Most of us recognize the importance of knowing CPR. If we are trained to perform it, and someone around us has a heart attack, we are equipped with the knowledge to potentially save that person’s life. This same philosophy applies with depression - by understanding the signs and what to do, you can save a life, too!
Sometimes outsiders can notice changes in people before they may even recognize changes in themselves. So, it is important to know how to handle a situation if you think someone you know may be struggling with depression.
The best approach is to communicate 1) the changes you have noticed, 2) that you care and 3) ask how you can help them take action towards seeking help, or in the case of a teen helping another teen, help them talk to a trusted adult.
Read this example exchange to better understand what this kind of conversation may sound like between teen friends. Keep in mind that each situation is different and may require a slightly different approach and different action steps.
If when having this conversation you are worried that this person is thinking of suicide or hurting themselves, action must be taken immediately. If you are a teen, an adult must be notified - preferably your friend's parent(s). A friend may ask you to keep this information a secret, but when it comes to matters of safety, keeping a secret can cost a life. If you are an adult, notify the teen's parents and make sure not to leave them alone until they are in their parents care. If you are a parent, take your child to the nearest hospital for an evaluation. Go to our crisis page for more information about what to do if you believe someone you love is thinking of self harm.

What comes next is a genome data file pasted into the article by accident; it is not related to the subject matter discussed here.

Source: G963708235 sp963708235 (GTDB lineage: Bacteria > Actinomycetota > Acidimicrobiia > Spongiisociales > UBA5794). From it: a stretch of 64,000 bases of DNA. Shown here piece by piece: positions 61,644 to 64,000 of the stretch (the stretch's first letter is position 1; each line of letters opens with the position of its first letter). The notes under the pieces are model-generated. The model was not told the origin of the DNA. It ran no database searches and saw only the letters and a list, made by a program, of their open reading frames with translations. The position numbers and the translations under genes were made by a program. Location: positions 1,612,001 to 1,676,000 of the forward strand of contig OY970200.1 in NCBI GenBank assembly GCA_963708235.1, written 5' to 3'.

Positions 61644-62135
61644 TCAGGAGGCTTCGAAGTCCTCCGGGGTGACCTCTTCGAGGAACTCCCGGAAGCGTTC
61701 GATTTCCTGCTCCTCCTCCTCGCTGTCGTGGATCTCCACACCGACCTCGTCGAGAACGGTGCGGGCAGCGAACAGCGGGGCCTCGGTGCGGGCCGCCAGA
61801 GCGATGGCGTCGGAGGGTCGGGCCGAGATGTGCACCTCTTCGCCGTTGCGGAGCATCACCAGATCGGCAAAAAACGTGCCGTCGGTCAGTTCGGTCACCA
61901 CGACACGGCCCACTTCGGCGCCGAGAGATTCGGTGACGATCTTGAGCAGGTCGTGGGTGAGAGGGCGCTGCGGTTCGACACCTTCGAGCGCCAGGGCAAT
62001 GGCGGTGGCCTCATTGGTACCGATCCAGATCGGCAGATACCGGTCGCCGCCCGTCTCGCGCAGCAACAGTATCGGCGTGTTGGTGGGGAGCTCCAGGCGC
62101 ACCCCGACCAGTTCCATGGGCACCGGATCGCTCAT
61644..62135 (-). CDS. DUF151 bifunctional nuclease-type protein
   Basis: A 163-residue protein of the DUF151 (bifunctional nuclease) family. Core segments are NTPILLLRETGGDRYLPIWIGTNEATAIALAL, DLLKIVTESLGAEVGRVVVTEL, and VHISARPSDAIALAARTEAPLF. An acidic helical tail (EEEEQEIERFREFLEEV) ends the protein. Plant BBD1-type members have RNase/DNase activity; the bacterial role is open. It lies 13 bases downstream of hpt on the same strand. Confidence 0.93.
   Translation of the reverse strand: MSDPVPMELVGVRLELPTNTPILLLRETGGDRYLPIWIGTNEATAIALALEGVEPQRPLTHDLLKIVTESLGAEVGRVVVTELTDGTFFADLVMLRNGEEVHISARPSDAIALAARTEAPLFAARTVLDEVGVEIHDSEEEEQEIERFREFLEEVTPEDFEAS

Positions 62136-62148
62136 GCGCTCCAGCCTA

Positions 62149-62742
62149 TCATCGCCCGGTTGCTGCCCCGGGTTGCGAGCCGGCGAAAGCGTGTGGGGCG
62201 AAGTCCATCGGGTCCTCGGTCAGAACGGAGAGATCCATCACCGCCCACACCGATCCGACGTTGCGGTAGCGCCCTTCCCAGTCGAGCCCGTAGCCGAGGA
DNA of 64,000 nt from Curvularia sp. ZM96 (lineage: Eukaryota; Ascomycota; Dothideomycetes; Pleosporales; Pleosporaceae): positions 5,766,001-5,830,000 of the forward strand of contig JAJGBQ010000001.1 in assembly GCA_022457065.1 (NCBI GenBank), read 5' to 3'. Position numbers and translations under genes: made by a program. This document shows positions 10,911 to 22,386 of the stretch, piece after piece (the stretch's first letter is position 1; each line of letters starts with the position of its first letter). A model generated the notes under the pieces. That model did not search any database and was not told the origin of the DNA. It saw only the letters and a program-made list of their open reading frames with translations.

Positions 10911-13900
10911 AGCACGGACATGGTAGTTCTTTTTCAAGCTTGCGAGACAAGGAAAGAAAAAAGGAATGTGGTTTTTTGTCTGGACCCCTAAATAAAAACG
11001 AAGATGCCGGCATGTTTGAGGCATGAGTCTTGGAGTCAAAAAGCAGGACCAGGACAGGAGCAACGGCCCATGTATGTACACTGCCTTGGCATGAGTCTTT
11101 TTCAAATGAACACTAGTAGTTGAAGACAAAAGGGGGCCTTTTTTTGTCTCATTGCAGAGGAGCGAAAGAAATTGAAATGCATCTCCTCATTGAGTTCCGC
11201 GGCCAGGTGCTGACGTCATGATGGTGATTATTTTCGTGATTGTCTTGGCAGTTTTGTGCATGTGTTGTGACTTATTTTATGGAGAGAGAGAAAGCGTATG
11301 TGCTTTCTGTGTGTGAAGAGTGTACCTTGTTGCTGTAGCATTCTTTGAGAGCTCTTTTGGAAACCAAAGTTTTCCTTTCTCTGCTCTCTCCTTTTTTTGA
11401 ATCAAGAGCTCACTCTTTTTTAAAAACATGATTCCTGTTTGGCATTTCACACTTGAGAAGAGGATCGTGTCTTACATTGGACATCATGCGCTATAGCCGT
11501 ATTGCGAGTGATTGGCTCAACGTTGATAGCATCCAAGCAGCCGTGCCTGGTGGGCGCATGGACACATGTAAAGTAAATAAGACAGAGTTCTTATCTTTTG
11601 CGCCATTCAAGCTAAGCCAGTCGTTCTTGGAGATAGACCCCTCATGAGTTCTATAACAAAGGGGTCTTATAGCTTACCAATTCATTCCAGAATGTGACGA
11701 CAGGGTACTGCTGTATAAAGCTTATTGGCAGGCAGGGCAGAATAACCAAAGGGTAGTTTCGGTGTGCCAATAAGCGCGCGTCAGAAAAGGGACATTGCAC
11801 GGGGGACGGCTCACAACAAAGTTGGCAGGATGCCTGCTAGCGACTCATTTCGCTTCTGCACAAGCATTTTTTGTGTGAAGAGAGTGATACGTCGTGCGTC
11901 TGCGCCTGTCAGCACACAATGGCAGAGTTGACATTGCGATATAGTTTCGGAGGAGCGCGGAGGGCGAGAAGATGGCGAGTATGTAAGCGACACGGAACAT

One word of caution. It is important to take care of yourself and understand there are limits to the kind of support you can provide to someone with depression. Often, a person can take on too much responsibility for helping a loved one with depression and this can begin to cause you stress. Remember, it's your job is to listen, show compassion and help a someone with depression find professional help.
If you are in need of support for yourself, check out a NAMI near you for support groups.
If the person you love is in treatment there is still a lot you can do to support them. Start by:
For more information on depression, check out our Parent Handbook on Childhood and Adolescent Depression. Also, don't forget to take a look at the rest of the Teen Depression Toolbox - take the teen depression test or to access more information on depression, coping and treatment.
In crisis? Go to our crisis page for more information on how to help yourself or someone else who needs immediate assistance.